10. 10. 2008 = 8-Hour Ozone Standard Revised to 75 ppb State Designation Recommendations Submitted to EPA; Hood County Considered for Inclusion into Nonattainment Area 2010 = Reconsideration of Standard (60-70 ppb) Standard Put On Hold (75 ppb) 2011 = Withdrawal of Reconsideration (60-70 ppb) Standard Resumed (75 ppb) 2012 = Final Designations by EPA, Wise County Added to Nonattainment Region 2013 = Conformity Determination 2015 = State Submits SIP to EPA 2018 = “Moderate” Attainment Deadline (2016-2018 Ozone Data) 8-HOUR OZONE STANDARD TIMELINE 10
  11. 11. 2015 SIP TIMELINE 11 April 20, 2014 = Deadline for Submitting Control Measure Ideas for RACM 8-Hour Ozone Standard Revised to 75 ppb May – August 2014 = TCEQ Technical Work Finalized December 2014 = Public Comment Period Begins January 2015 = Public Hearings June 2015 = TCEQ Commissioners Adopt the SIP July 20, 2015 = Deadline for State to Submit SIP to EPA Various = Quarterly Public Air Quality Technical Committee Meetings Hosted by NCTCOG (Next Meeting – August 2014)
  12. 12. AIR QUALITY PROGRAMS 12
  13. 13. AIR NORTH TEXAS 13
  14. 14. CLEAN AIR ACTION DAY First Friday of summer every year People commit to adopting one clean air strategy for the day Organizations and businesses promote the day with contests and events for employees June 27, 2014 | www.airnorthtexas.org 14
  15. 15. CLEAN AIR ACTION DAY 15 Enter company name, email and zip code Select commitments, share story, upload video and photos www.airnorthtexas.org/cleanair.asp
  16. 16. CLEAN AIR STRATEGIES Organizations/Businesses/Governments Move construction activities to evening hours Postpone mowing to a day with healthy air Conserve electricity Limit testing of emergency generators Coordinate on-site employee lunches Use audio and video conference call technology Purchase clean vehicles/DFW Clean Cities 16 Photo Sources: Thinkstock
  17. 17. CLEAN AIR STRATEGIES Individuals Conserve water to conserve electricity Bicycle or walk Use mass transit or rideshare (i.e. carpool, vanpool) Take lunch to work/carpool to lunch Conserve electricity Telecommute Purchase Clean Vehicles/DFW Clean Cities 17 Photo Sources: Thinkstock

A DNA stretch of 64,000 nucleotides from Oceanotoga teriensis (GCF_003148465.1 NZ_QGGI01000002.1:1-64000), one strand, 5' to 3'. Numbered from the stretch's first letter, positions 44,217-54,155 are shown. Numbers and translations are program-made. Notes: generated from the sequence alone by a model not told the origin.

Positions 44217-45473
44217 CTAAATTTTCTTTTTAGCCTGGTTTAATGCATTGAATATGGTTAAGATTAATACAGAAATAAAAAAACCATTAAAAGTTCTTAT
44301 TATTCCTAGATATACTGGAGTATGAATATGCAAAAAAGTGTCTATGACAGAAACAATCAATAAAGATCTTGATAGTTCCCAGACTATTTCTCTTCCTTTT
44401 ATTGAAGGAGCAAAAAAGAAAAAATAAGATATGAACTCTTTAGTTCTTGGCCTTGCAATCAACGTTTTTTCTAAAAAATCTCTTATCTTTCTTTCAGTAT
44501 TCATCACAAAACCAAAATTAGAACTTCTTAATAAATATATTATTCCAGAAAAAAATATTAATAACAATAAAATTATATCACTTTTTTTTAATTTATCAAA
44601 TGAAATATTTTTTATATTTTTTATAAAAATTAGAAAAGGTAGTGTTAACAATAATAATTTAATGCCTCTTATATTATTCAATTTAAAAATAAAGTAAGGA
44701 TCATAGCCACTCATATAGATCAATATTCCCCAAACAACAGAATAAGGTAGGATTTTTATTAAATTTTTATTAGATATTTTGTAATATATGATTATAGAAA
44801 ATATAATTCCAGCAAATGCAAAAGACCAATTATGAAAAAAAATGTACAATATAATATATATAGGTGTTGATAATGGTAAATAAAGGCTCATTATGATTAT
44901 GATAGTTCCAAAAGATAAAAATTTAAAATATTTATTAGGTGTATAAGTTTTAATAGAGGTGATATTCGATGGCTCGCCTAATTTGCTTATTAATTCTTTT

18. 18. CAA last revised in 1990 Ozone standards reviewed and/or updated every 5 years CAA needs to be updated to account for new rules and regulations EPA is finalizing a 5 year review of the 8-hour ozone standard Proposed standard must be released by December 1, 2014 New standard must be finalized by October 1, 2015 60 – 70 ppb recommended by the Clean Air Scientific Advisory Committee Challenges for DFW Region Population increasing Vehicle Miles of Travel increasing Background ozone levels ~45-55 ppb during ozone season Looking Toward the Future 8-HOUR OZONE STANDARD 18
  19. 19. Questions? 19

In conjunction with Air North Texas's Clean Air Action Day on Friday, June 27, 2014, the North Texas Commission and the Clean Air Texas Initiative presented this special Topic: North Texas Webinar about ozone in North Texas and the Clean Air Act. This was the third in a special series of webinars during the summer (2014) about ozone and regional air quality. Last summer (2013), our region's ozone level was 87 parts per billion (ppb), which is still too high to pass the EPA's standard of 75 ppb. Consequently, the Clean Air Act requires the State of Texas to draft a "State Implementation Plan" (SIP) which details specific actions that the state intends to take to bring our ozone levels down to an acceptable level. Although a complex and daunting document, the SIP impacts North Texas in countless ways, from power plants to how we fill up our cars. Chris Klaus and Mindy Mize are two of North Texas's most respected leaders on air quality planning and are helping to draft the next SIP for the Dallas-Fort Worth area. Their program will provide insight into the air quality regulatory process and how this next round of ozone planning will impact North Texas.